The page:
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Social-Emotional Health Leader Collaborative

An innovative pilot project developed by Frank Jemison, director of education outreach at the ACE Awareness Foundation, and Mim Stokes Brown, education consultant and Momentous-Memphis program manager, brings Shelby County educators together to learn ways to equip students with the building blocks of self-regulation, cooperation, and other hallmarks of social-emotional health. Photo courtesy of ACE Awareness Foundation.

Local news has been riddled recently with heart-wrenching stories of youth violence. But little focus has been placed on the resources and tools students need to overcome the effects of trauma — and schools are too often ill equipped to handle children’s social-emotional needs.

The good news is that the team behind an innovative pilot project in Memphis is looking to overcome these issues by starting at the top, with school leaders.

The Leader Learning Collaborative for Social-Emotional Health brings together nine Shelby County principals and school leaders to explore the role that social-emotional health plays in student — and school — achievement. Each month, they attend sessions on the paradigms and practices needed to foster social-emotional health in their schools.

“We know that social-emotional health — a child’s ability to form relationships, regulate emotions, and cooperate with others — is really important,” explained Frank Jemison, director of education outreach at the ACE Awareness Foundation. “However, systematic forces in schools and school districts force educators to elevate the importance of short-term academic goals over long-term development.”

That decision, Jemison said, comes at a cost to the entire educational model. “In order for schools to be socially and emotionally healthy, they have to have leaders who think that’s important.”

He added that the idea for the program came from discussions with teachers, social workers, and school leaders who had attended the foundation’s awareness sessions and community workshops led by Momentous Institute in Memphis. Those sessions were designed to broaden and shift participants’ thinking around ACEs and social-emotional health.

“A number of teachers expressed how much they’d learned during the sessions, but they knew they’d be met with opposition from school leaders who did not yet understand the importance of social-emotional health.” Jemison said. The pilot is designed to help equip school leaders with the tools to advocate for students’ emotional development along with the established educational goals.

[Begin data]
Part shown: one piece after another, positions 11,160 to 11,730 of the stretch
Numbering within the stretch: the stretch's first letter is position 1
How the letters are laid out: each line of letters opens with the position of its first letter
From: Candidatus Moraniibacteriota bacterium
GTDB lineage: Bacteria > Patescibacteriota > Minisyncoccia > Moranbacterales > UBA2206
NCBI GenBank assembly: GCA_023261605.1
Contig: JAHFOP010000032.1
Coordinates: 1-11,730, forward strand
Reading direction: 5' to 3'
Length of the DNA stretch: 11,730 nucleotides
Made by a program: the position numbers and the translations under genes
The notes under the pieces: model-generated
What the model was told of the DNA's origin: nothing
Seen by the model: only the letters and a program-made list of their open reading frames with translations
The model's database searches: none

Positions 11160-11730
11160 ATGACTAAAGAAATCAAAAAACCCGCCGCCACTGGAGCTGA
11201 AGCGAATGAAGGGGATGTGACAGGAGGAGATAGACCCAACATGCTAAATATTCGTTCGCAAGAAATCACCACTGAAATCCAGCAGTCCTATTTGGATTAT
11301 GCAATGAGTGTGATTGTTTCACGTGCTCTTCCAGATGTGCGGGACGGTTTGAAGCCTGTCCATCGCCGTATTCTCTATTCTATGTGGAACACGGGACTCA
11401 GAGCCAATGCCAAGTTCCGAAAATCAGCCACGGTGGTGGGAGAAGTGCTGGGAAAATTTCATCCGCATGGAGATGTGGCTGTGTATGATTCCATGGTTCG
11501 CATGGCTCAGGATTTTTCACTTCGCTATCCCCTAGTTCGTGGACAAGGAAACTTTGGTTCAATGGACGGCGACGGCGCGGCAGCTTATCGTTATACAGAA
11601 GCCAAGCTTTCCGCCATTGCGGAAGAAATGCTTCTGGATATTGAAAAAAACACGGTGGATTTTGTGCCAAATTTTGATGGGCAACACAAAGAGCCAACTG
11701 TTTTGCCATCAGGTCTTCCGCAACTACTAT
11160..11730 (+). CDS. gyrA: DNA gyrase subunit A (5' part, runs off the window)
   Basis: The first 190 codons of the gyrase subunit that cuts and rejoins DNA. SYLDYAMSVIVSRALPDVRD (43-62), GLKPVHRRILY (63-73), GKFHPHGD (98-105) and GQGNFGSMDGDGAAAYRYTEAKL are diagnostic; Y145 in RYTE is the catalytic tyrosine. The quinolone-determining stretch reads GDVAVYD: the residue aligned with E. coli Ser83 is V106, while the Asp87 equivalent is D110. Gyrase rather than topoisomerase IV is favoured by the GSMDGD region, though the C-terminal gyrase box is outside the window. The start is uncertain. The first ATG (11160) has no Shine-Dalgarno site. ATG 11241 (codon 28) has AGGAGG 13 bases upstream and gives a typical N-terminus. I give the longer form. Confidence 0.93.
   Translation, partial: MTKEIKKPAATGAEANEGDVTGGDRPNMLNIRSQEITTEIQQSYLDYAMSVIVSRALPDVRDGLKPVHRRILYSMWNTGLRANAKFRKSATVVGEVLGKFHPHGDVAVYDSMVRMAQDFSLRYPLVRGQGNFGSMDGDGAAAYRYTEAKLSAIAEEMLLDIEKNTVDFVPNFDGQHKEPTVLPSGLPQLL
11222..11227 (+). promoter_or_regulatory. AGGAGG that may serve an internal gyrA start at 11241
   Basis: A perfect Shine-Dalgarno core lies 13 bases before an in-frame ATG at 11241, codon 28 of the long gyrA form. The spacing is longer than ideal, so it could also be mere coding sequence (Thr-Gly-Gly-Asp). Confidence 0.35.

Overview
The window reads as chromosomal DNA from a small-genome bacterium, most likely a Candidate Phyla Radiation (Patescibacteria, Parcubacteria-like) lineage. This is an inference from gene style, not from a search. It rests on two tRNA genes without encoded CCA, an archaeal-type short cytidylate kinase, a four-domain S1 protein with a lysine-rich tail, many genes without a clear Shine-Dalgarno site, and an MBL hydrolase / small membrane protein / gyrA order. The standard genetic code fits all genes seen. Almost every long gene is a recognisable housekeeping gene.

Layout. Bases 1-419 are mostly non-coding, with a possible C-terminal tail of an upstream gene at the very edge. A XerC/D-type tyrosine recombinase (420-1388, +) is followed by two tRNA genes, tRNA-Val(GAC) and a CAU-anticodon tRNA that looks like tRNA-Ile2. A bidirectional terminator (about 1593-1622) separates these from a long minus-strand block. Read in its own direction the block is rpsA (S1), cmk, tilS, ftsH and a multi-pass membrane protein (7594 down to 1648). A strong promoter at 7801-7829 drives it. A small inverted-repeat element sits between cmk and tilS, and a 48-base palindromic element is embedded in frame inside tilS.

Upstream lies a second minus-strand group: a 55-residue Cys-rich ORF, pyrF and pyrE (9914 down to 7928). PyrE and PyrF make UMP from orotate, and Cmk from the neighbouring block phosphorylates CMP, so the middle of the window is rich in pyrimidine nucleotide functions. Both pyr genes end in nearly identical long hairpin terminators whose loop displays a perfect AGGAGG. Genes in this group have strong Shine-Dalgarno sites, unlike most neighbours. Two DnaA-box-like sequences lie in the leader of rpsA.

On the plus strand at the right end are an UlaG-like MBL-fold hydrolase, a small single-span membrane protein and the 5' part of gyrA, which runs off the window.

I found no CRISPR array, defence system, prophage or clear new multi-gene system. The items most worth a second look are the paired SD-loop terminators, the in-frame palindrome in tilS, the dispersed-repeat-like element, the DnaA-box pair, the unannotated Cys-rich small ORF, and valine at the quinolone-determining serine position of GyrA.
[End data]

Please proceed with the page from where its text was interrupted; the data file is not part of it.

Last spring, leaders from Momentous Institute in Dallas hosted conversations with local school leaders to highlight social-emotional health. Jemison partnered with Mim Stokes Brown, education consultant and  Momentous-Memphis program manager, to take a deeper look at the initial lessons learned from principals who were ready to put this work into action.

“A lot of schools are doing great work around academic content and instruction, but still not reaching all of their kids,” Brown said. “This work will not only help address behavior issues that happen in schools but also help bridge achievement gaps and provide a safe space where children can truly learn.”

Jemison and Brown both said they kept the unique challenges of principals in mind when creating the workshops, which include modules on creating a social-emotional health team, vision, and plan; understanding adult emotional health and regulation; and promoting a culture that responds to student voice. Once the collaborative began, the pair quickly realized another important benefit of the collaboration: the cohort provides a much-needed community and safe space for principals who rarely get to connect with their peers.

“In a perfect world, schools would put as much staffing, program, and evaluative focus on the development of social-emotional skills and mental health as they do academics,” Jemison said. “But it takes resources and re-training teachers, counselors, and leaderships to do that.” Jemison admitted. “The goal of the collaborative is to test how we can effectively address this issue on a smaller level — school by school.”

When asked why it might be important to start with school leadership, Brown said the answer was simple.

“To do this work well, we need to take a top-down and a bottom-up approach,” Brown said. “This approach will help students academically. But most importantly, it’ll help them in life. Being emotionally regulated will help students in the long run.”

At the end of the year-long pilot, the Leader Learning Collaborative cohort will submit an implementation plan for a schoolwide social-emotional health program and pursue a micro-grant to support their vision.

Shelby County school leaders interested in this project can email leaderlearningcollaborative@gmail.com for information.

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